Does your toddler hate having their hair washed – or hate being in the bath at all? Does your child throw a tantrum or cry when you try to rinse the shampoo from their hair? There are ways to make bath time and washing a toddler’s hair easier – here’s how.
Why does my toddler scream or cry when I try to wash their hair?
There are four main reasons why a child might hate having their hair washed:
- They don’t like the sensation of the shampoo being massaged into their scalp.
- They might be afraid of getting water or shampoo on their face or in their eyes when their hair is rinsed.
- They don’t like having their head or body leaned backwards. Some kids find the sensation – and the fact that they can’t see where they’re going – frightening.
- They simply hate the bath, whether they’re getting their hair washed or not, and there’s no real reason.
No matter why your child hates having their hair washed, it goes without saying that you should use a specially-formulated no-tear children’s shampoo. If you can find an unscented one, even better. And you only really need to wash their hair once or twice a week at the most.
Making bath time easier: How to wash your toddler’s hair without them throwing a tantrum or crying
If your toddler is afraid of having their hair washed you can try making bath time more fun. For example, you can:
- put a handheld mirror in the bathroom and let them play with different hair styles while the shampoo is in their hair – they can make a mohawk or horns – or anything, really. This may help them feel calmer during baths.
- get them to wash a doll or toy’s hair. You can do this to get them comfortable with the idea of hair washing, and it’s a brilliant way to distract them if they wash their toy’s hair while you do theirs.
- pretend that you’re the ‘hairdresser’ and turn it into a game.
What to do if your toddler doesn’t like having shampoo rubbed into their hair
If your little one doesn’t like the sensation of having the shampoo rubbed into their scalp (this can be quite common in children with sensory processing disorders), try:
- pat the shampoo into their hair instead. Or put the shampoo on a facecloth and wipe it over their head – this sensation can be more tolerable for sensitive kids.
- consider letting them massage the shampoo in themselves, as it gives them a chance to choose the pressure. If you’re letting them do the shampooing, you may need to get involved with the rinsing to make sure it’s done properly.
What to do if your toddler doesn’t like having shampoo rinsed out of their hair or having water in their eyes
If your toddler hates having water or shampoo run over their face, try:
- give them a dry face cloth to hold over their eyes while you rinse. And if they hate leaning back, get them to lean forwards instead, while covering their eyes with the cloth.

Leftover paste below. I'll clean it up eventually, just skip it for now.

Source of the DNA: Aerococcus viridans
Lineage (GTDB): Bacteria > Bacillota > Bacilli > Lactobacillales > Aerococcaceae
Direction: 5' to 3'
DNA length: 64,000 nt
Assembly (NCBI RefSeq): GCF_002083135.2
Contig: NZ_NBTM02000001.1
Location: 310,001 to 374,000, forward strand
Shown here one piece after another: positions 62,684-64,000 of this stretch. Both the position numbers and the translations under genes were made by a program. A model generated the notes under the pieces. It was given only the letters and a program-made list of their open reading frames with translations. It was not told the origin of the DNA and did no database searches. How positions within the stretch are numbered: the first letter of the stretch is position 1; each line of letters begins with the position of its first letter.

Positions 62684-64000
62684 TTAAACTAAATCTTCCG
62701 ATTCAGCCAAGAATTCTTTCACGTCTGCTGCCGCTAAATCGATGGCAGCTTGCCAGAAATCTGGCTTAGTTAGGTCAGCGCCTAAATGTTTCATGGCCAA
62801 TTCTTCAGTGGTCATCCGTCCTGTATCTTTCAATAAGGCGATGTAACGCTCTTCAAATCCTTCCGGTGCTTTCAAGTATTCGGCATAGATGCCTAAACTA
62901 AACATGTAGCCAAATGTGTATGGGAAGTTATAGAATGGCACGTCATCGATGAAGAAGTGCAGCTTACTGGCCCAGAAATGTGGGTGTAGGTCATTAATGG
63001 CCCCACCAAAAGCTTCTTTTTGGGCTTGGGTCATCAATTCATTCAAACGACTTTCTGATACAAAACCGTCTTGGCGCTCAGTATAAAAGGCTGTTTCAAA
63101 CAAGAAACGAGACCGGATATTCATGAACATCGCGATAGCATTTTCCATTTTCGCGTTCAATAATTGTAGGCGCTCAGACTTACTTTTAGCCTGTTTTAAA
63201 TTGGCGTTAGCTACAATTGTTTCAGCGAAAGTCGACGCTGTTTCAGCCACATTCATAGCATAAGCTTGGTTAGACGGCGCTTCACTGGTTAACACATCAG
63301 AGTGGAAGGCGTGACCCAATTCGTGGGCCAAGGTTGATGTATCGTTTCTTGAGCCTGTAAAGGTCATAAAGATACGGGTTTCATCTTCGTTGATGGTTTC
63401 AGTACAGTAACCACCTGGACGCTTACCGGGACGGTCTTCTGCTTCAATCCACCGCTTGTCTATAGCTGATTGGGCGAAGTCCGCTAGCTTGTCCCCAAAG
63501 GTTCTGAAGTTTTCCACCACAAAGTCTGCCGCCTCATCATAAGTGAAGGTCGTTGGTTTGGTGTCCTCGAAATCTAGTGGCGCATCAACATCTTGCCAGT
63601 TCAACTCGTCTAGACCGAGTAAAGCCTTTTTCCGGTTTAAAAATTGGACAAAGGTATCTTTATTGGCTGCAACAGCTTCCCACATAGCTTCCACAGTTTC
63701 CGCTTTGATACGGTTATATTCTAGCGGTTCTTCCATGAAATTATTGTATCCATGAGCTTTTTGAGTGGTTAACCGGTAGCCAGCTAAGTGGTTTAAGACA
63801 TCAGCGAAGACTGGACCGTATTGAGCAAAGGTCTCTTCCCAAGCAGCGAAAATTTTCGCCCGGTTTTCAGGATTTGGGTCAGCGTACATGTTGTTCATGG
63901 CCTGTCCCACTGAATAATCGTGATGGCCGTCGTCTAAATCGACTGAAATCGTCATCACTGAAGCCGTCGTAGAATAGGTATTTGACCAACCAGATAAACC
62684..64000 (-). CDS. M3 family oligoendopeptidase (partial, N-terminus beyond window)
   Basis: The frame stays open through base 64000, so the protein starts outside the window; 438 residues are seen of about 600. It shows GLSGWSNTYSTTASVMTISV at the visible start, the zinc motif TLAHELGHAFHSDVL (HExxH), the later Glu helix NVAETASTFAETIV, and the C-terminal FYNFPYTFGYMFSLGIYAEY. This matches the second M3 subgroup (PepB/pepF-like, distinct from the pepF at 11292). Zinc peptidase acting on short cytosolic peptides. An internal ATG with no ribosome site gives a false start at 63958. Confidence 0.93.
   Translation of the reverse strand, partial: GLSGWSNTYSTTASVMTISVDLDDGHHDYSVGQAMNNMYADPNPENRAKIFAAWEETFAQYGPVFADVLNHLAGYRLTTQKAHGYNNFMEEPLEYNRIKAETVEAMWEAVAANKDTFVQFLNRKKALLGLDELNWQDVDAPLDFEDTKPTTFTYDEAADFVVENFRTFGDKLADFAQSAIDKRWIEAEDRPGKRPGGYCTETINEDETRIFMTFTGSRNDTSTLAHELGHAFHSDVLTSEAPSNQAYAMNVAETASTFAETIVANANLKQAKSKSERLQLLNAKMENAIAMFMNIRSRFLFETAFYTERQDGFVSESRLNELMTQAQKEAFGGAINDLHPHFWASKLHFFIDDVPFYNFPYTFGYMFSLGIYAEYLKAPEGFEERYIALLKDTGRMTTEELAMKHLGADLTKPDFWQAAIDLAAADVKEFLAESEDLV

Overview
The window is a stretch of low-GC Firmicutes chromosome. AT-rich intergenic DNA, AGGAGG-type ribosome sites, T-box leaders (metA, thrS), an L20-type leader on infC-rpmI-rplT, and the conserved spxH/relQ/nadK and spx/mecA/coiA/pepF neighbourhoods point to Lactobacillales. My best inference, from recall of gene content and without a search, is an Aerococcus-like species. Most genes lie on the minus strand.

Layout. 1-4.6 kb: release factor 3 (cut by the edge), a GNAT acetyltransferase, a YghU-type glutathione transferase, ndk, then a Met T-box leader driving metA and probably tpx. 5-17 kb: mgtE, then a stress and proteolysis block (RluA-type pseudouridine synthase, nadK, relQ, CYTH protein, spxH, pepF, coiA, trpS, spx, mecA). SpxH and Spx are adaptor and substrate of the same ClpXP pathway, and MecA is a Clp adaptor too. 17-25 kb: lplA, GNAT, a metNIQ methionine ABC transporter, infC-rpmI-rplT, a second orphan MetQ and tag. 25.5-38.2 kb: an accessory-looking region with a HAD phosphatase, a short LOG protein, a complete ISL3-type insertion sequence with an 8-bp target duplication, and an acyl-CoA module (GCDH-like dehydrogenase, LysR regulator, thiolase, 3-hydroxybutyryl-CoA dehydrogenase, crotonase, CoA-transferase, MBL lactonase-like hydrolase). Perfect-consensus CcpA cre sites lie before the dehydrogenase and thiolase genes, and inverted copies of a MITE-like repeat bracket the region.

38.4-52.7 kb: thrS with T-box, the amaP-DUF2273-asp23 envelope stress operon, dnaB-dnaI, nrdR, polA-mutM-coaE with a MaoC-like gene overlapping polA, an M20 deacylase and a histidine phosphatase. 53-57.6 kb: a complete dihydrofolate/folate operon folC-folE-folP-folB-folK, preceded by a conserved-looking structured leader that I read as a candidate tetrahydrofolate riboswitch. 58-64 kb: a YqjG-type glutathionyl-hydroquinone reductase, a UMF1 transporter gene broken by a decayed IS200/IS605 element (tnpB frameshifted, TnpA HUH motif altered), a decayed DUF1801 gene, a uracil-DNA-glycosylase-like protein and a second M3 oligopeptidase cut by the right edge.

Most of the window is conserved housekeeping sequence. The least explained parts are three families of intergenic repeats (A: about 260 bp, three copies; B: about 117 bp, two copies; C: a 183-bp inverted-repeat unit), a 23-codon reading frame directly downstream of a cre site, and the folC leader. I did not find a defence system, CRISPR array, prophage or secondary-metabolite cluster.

- experiment with different methods of rinsing shampoo out of your toddler’s hair. If a jug of water doesn’t work from them (or you!), try a handheld shower on a soft setting – if they’re old enough to do it themselves, some children will feel more comfortable if they feel they’re in control of the water. You could event try using a kiddies’ watering can to make the process seem a little more fun.
- buy a rinse pail – we like this one by Nuby – which has a soft, contoured edge that can be placed directly against your baby’s forehead to help prevent water from running into their eyes as you rinse the shampoo from their hair.
- Need to keep your child’s eyes and ears dry when rinsing their hair? A shampoo cap should do the trick.
- get your child a colourful pair of swimming goggles. With their eyes properly protected they might not mind – or might even enjoy! – having the water run over their face.
- If all else fails, use a wet facecloth to ‘wipe’ the shampoo off.
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What to do if your child hates bathing
The trick here is to try loads of different tactics – from distraction to entertaining them – to see what works for you, and them. Consider:
- sometimes it’s the sound of the water draining that scares kids – wait until they’re out of the bath (or even out of the room) before pulling out the plug.
- buy a few special toys that are reserved for bath time only.
- bath crayons or paints can be used to decorate the bath or tiles – a brilliant distraction while you’re trying to wash their hair.
- try putting them back into their baby bath. A smaller, more familiar space might mean a calmer baby come bath time.
- get into the bath with them. This will usually calm even the most anxious bathers.
- if you just can’t get them to be comfortable in the bath, put them in the shower with you and – if you have one – use a handheld shower to rinse them off.